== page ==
“From an investor’s perspective, Brisbane units in particular are getting a really strong rental yield of 5.6%, and even houses at 4.7%, which are a lot better than what you’d get in Sydney and Melbourne and even a market like Perth,” he says. “The fact that essentially prices have gone nowhere for almost seven years now makes it more attractive to investors.”
5. Commonwealth Games expected to boost the economy
Dubbed “the biggest event Australia will see in the next decade”, the 2018 Commonwealth Games is expected to boost the Gold Coast’s economy to the tune of $2bn, according to the state government. It has also already allocated $100m in the state budget to build infrastructure around the event, which is expected to create thousands of jobs in the area.
6. Mining construction still rising
Despite the negative publicity surrounding the mining sector, there are signs that mining construction is rising again, particularly in the Galilee and Surat Basins, according to Wilson.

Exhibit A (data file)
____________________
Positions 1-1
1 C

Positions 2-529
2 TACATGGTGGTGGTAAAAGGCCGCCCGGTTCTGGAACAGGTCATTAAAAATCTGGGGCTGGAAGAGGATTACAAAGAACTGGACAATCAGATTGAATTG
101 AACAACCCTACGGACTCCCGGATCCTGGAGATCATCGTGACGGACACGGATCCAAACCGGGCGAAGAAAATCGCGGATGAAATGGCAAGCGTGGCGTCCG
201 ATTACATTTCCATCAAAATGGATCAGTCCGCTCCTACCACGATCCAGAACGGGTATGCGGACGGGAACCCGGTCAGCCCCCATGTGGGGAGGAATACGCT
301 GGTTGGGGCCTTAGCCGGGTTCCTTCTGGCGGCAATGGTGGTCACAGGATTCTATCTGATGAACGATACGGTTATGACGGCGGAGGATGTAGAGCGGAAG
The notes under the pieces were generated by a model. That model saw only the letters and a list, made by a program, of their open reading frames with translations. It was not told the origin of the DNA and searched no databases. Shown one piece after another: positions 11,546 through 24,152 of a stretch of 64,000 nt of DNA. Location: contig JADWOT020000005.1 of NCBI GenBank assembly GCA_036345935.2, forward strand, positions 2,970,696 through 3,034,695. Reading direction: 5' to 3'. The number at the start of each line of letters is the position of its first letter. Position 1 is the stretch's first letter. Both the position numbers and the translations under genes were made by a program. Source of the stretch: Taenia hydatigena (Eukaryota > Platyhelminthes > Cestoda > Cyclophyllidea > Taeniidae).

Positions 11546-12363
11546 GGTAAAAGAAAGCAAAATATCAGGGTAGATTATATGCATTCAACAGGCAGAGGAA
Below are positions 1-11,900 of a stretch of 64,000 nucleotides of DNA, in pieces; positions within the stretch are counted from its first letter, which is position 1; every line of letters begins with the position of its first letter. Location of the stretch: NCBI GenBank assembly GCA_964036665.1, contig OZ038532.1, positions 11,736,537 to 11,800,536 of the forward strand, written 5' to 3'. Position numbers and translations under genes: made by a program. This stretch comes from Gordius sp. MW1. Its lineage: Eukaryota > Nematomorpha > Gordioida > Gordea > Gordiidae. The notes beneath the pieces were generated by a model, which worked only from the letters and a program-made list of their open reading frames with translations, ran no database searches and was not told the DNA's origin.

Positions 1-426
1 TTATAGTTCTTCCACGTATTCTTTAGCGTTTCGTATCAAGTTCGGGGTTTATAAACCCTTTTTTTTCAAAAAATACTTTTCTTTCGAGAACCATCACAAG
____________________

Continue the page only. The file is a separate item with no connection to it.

Among the biggest projects set to start in 2014 include:
Adani’s proposed $10bn Carmichael Coal Mine
• Up to 5,000 workers needed during construction
• Up to 3,500 workers when operational
Waratah Coal’s proposed $8.3bn China First Coal Project
• Up to 6,000 workers needed during construction
• Up to 1,500 workers needed when operational
Hancock’s $6.9bn Alpha Coal Project
• Up to 2,500 workers needed during construction
• Up to 1,600 workers when operational
“We’re a long way from calling the mining boom dead in Queensland,” says Wilson.
“I do believe that the Queensland economy is primed to outperform all the other state economies – particularly given a lower dollar. All the boxes are being ticked for the Queensland economy at the moment, and this will stimulate a recovery in house prices growth. Over next year the city will start to get over its previous price peaks.”
7. Pent-up demand should fuel strong price growth